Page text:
I’m getting ready to cry over here! You don’t have all the skills when you grow up in violence and in poverty. You don’t have anyone telling you what to do, how to navigate. When you become a parent, you don’t want to be so overbearing that your kids are running out. And I really firmly believe: Just share with your children. We didn’t hide anything from them. We were transparent about our life and what we did and why we were protecting them and why we wanted them to do the right thing. We told them: ‘We just want to give you all the skills that we didn’t get.’
What do you wish more people understood about gang violence and mental health?
I really would love for people to just be open, to be vulnerable. I think the biggest thing is: Do not be afraid to ask for help. It’s not about people finding out about you or being in your business. There’s places where people can get food. There’s places where people can get help who have substance [problems]. Lack of supervision? There’s resources for your kids if you want them to go places and do things — but, if you don’t ask, you’re never going to have them. It’s just going to keep happening because we don’t want to ask. I really would like parents to understand that.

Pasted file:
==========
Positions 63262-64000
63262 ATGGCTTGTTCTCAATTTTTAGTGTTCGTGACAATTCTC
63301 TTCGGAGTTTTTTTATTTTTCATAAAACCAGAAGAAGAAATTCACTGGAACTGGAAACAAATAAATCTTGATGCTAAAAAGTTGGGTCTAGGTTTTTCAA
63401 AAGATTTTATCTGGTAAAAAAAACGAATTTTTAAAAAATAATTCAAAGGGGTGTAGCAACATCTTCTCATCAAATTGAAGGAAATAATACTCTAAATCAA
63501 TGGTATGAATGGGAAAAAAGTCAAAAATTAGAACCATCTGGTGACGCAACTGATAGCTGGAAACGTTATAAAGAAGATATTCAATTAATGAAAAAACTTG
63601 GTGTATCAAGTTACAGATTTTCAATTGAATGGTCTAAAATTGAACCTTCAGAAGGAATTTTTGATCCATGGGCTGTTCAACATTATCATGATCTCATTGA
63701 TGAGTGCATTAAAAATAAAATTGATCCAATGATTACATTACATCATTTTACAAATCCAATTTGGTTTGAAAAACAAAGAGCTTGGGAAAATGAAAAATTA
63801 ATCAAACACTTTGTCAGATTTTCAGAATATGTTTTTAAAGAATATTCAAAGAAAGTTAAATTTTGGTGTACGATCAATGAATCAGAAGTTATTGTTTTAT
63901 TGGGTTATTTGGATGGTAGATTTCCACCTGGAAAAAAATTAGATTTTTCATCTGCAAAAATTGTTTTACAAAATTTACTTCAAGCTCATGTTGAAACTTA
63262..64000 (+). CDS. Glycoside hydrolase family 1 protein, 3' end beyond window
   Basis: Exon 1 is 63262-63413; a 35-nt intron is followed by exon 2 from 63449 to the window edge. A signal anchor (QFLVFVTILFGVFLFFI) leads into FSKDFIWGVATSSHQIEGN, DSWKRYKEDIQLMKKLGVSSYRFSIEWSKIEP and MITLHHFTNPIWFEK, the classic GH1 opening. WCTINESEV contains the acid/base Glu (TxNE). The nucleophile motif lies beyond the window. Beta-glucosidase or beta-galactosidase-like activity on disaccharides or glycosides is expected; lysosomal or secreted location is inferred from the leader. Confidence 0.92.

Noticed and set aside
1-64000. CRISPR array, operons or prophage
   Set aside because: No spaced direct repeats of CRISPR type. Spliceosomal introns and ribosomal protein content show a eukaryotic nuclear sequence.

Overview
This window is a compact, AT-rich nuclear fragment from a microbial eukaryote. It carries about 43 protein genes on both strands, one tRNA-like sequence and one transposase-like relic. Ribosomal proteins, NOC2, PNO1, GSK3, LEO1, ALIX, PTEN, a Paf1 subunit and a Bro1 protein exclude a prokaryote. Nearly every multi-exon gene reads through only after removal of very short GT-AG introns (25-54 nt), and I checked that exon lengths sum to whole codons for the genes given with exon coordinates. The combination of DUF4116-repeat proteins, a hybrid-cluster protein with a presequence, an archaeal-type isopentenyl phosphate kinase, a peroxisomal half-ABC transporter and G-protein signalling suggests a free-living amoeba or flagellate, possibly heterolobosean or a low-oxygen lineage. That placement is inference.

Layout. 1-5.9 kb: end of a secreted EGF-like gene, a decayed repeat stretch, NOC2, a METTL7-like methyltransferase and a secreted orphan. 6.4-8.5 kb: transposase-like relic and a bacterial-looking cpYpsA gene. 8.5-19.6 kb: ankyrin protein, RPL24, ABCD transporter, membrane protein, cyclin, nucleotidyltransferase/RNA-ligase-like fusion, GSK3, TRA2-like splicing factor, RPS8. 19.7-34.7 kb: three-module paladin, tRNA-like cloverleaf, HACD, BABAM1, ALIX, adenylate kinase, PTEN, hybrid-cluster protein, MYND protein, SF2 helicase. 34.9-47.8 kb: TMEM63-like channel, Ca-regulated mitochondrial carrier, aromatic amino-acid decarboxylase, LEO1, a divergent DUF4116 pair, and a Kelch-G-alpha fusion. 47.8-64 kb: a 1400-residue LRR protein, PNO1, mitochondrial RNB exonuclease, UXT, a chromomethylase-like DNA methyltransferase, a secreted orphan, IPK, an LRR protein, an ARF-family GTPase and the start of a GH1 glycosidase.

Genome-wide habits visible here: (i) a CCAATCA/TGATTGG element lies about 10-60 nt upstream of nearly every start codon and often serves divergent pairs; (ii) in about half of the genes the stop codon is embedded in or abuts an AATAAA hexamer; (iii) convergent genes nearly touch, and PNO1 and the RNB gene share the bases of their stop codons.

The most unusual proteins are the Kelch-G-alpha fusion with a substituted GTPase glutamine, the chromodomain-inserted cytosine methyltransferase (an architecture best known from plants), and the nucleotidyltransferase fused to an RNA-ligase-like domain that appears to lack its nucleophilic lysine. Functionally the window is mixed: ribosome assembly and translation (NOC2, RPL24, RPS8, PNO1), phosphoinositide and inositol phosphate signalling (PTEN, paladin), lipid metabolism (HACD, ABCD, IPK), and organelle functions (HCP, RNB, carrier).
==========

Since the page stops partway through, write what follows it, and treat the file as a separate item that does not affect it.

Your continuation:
My biggest thing is just hugs. Kids just want to be heard and loved. That’s it. Kids just want to know: ‘You see me.’ Just make the time to spend time with your kids and your family.